Regarding poetry in the aftermath of Auschwitz, Adorno later had second thoughts, writing in Negative Dialectics “Perennial suffering has as much right to expression as a tortured man has to scream; hence it may have been wrong to say that after Auschwitz you could no longer write poems. But it is not wrong to raise the less cultural question whether after Auschwitz you can go on living – especially whether one who escaped by accident, one who by rights should have been killed, may go on living.”

(I’m going to have to end this in progress and get back to it later…)

It’s a few hours later…

On the same blog entry, Lileks says about realism in games: “I came up with a good definition of a ‘realistic’ war game: they ship 45,000 copies, and only 15,000 of the games allow you to proceed past the beach. That’s it. No refunds, either. You get off the landing craft; your screen goes black; your computer seizes up and cannot be rebooted. Game over, man.”

A little Googling brings me to an update, of sorts, as Frasca reflects on Remember the Children: Daniel’s Story from the US Holocaust museum (a spatial narrative for children, in which the visitor walks through a series of representations of life under Nazi Germany). Of Martin Niemöller’s famous “First they came for the Jews/and I did not speak out because I was not a Jew,” Frasca writes, “Right there, you have the rules for a simulation that analyses how your everyday actions affect the system, the big picture. In such a complex system like the Holocaust, the key element for understanding is how minimal discrimination may allow the emergence of the ultimate horror. And that‘swhere simulation can be an excellent rhetorical tool. Museums generally deal with the past, but just because we want to look forward.”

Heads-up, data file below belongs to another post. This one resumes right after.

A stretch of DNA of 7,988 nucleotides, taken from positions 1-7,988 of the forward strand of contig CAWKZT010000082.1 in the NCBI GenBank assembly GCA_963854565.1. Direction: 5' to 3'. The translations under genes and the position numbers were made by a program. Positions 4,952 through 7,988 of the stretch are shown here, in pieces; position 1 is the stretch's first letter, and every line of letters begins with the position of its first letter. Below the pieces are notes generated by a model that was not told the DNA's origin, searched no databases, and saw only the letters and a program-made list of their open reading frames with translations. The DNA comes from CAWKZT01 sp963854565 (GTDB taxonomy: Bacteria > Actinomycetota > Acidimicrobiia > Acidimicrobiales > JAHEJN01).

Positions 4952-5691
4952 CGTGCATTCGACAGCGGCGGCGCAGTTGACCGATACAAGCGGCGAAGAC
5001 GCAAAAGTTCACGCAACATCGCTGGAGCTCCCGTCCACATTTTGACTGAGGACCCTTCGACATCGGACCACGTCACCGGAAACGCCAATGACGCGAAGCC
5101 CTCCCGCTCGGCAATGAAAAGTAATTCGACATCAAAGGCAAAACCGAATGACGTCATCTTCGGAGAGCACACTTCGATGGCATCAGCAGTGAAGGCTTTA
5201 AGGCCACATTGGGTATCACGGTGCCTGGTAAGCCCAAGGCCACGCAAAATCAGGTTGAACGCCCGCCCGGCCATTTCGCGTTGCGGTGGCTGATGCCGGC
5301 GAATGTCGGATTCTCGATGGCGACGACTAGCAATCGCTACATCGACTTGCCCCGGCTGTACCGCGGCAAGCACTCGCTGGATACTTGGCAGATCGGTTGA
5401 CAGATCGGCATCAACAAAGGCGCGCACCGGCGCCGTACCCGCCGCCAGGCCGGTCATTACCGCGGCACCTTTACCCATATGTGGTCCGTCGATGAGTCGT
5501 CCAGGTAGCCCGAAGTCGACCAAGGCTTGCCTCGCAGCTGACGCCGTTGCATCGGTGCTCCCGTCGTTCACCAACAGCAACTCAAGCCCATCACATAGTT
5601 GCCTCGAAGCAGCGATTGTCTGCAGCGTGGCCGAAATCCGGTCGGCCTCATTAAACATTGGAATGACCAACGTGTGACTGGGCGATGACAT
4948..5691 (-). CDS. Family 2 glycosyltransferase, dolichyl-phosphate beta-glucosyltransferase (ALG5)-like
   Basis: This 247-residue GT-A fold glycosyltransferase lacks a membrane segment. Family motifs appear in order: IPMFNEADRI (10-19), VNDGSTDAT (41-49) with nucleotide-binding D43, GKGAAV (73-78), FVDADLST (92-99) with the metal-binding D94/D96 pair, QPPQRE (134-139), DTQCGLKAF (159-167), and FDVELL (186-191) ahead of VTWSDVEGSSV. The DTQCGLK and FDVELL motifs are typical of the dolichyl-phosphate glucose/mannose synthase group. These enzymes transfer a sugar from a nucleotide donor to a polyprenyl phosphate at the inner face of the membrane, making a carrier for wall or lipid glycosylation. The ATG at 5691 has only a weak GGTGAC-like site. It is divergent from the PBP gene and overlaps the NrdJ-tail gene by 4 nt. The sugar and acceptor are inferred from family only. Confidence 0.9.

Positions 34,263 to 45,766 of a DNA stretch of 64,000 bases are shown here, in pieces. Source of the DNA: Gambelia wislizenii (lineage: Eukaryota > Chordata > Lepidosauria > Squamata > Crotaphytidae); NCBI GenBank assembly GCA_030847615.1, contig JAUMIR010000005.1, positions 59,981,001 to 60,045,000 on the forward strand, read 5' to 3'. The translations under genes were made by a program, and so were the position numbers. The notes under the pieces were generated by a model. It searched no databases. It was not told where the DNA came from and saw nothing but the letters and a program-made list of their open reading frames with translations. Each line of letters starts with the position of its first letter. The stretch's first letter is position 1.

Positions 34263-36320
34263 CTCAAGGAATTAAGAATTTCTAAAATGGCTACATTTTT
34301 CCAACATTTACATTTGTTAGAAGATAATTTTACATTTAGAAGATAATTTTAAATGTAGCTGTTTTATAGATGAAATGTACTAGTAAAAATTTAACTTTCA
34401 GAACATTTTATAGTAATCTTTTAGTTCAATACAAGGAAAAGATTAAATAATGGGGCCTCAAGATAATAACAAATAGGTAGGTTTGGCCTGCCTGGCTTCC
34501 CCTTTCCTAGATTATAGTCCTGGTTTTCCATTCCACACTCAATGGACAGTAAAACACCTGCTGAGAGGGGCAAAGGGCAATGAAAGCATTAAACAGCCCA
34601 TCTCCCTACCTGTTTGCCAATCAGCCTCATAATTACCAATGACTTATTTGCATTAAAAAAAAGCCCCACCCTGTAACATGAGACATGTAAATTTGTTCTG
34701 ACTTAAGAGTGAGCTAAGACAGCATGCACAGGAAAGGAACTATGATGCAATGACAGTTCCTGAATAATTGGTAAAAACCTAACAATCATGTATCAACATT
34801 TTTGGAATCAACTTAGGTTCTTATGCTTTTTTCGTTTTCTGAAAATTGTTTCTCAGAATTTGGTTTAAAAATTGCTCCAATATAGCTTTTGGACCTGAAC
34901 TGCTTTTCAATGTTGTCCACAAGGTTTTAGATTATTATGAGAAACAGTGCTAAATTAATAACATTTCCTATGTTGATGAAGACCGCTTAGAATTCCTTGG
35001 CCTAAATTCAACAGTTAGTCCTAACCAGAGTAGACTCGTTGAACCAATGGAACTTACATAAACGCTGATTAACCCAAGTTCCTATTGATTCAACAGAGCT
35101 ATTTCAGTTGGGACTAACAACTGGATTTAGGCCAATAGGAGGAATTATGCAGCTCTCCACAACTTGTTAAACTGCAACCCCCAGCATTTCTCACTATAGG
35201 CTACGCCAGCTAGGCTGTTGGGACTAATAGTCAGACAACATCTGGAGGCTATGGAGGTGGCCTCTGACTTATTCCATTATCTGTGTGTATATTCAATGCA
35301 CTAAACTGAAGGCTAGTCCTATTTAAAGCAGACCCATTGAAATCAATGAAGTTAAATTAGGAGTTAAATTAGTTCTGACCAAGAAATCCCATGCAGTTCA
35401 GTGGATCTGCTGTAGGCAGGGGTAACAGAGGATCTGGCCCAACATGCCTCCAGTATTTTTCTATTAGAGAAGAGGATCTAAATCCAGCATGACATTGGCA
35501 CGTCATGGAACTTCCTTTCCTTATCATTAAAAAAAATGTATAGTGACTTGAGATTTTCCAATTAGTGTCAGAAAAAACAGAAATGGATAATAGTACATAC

Frasca has elsewhere invoked Augusto Boal’s distinction between oppression and aggression, and the Theatre of the Oppressed (which is designed to simulate oppressive acts, and to invite the audience to interrupt, forcing the actors to improvise their way towards a collaborative solution). (Next on my reading list — Frasca’s Videogames of the Oppressed.)